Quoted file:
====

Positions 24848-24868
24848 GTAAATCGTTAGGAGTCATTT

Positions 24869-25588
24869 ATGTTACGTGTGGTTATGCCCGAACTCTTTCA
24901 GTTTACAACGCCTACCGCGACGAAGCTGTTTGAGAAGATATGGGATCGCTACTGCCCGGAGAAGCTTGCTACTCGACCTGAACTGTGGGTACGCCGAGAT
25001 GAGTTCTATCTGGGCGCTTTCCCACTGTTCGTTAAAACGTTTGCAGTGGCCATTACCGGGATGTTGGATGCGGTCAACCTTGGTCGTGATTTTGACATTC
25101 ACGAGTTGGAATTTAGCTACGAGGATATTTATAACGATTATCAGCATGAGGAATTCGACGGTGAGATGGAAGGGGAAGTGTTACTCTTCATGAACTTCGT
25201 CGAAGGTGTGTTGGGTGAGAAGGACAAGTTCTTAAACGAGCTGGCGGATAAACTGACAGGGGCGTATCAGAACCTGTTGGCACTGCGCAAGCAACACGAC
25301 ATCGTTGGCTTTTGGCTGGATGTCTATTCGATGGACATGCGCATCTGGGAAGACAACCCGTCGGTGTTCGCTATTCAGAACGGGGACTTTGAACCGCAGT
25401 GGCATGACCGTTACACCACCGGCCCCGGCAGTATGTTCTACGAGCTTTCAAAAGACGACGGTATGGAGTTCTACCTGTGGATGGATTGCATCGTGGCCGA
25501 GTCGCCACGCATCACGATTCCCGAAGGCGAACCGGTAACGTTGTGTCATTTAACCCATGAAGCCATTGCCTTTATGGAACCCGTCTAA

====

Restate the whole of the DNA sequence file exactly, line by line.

Positions 24848-24868
24848 GTAAATCGTTAGGAGTCATTT

Positions 24869-25588
24869 ATGTTACGTGTGGTTATGCCCGAACTCTTTCA
24901 GTTTACAACGCCTACCGCGACGAAGCTGTTTGAGAAGATATGGGATCGCTACTGCCCGGAGAAGCTTGCTACTCGACCTGAACTGTGGGTACGCCGAGAT
25001 GAGTTCTATCTGGGCGCTTTCCCACTGTTCGTTAAAACGTTTGCAGTGGCCATTACCGGGATGTTGGATGCGGTCAACCTTGGTCGTGATTTTGACATTC
25101 ACGAGTTGGAATTTAGCTACGAGGATATTTATAACGATTATCAGCATGAGGAATTCGACGGTGAGATGGAAGGGGAAGTGTTACTCTTCATGAACTTCGT
25201 CGAAGGTGTGTTGGGTGAGAAGGACAAGTTCTTAAACGAGCTGGCGGATAAACTGACAGGGGCGTATCAGAACCTGTTGGCACTGCGCAAGCAACACGAC
25301 ATCGTTGGCTTTTGGCTGGATGTCTATTCGATGGACATGCGCATCTGGGAAGACAACCCGTCGGTGTTCGCTATTCAGAACGGGGACTTTGAACCGCAGT
25401 GGCATGACCGTTACACCACCGGCCCCGGCAGTATGTTCTACGAGCTTTCAAAAGACGACGGTATGGAGTTCTACCTGTGGATGGATTGCATCGTGGCCGA
25501 GTCGCCACGCATCACGATTCCCGAAGGCGAACCGGTAACGTTGTGTCATTTAACCCATGAAGCCATTGCCTTTATGGAACCCGTCTAA